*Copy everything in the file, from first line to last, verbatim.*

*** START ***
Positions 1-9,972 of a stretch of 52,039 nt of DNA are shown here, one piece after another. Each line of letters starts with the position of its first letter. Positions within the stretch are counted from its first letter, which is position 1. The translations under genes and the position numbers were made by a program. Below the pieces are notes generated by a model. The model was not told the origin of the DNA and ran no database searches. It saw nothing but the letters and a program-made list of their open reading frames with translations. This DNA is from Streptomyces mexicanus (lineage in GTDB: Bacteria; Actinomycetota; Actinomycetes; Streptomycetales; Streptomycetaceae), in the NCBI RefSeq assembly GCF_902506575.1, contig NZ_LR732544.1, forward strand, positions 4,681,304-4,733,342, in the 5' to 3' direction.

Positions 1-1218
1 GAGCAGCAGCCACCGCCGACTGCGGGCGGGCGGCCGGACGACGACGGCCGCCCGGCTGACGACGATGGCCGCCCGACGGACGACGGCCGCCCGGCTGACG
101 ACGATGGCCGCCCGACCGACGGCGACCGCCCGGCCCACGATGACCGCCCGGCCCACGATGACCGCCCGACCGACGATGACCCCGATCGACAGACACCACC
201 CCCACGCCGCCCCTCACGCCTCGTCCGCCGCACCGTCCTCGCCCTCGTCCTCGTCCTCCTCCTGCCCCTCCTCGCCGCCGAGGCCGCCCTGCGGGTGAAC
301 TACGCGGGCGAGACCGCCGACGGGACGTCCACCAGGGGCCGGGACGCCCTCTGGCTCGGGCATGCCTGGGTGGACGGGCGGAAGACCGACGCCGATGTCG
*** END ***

Positions 1-9,972 of a stretch of 52,039 nt of DNA are shown here, one piece after another. Each line of letters starts with the position of its first letter. Positions within the stretch are counted from its first letter, which is position 1. The translations under genes and the position numbers were made by a program. Below the pieces are notes generated by a model. The model was not told the origin of the DNA and ran no database searches. It saw nothing but the letters and a program-made list of their open reading frames with translations. This DNA is from Streptomyces mexicanus (lineage in GTDB: Bacteria; Actinomycetota; Actinomycetes; Streptomycetales; Streptomycetaceae), in the NCBI RefSeq assembly GCF_902506575.1, contig NZ_LR732544.1, forward strand, positions 4,681,304-4,733,342, in the 5' to 3' direction.

Positions 1-1218
1 GAGCAGCAGCCACCGCCGACTGCGGGCGGGCGGCCGGACGACGACGGCCGCCCGGCTGACGACGATGGCCGCCCGACGGACGACGGCCGCCCGGCTGACG
101 ACGATGGCCGCCCGACCGACGGCGACCGCCCGGCCCACGATGACCGCCCGGCCCACGATGACCGCCCGACCGACGATGACCCCGATCGACAGACACCACC
201 CCCACGCCGCCCCTCACGCCTCGTCCGCCGCACCGTCCTCGCCCTCGTCCTCGTCCTCCTCCTGCCCCTCCTCGCCGCCGAGGCCGCCCTGCGGGTGAAC
301 TACGCGGGCGAGACCGCCGACGGGACGTCCACCAGGGGCCGGGACGCCCTCTGGCTCGGGCATGCCTGGGTGGACGGGCGGAAGACCGACGCCGATGTCG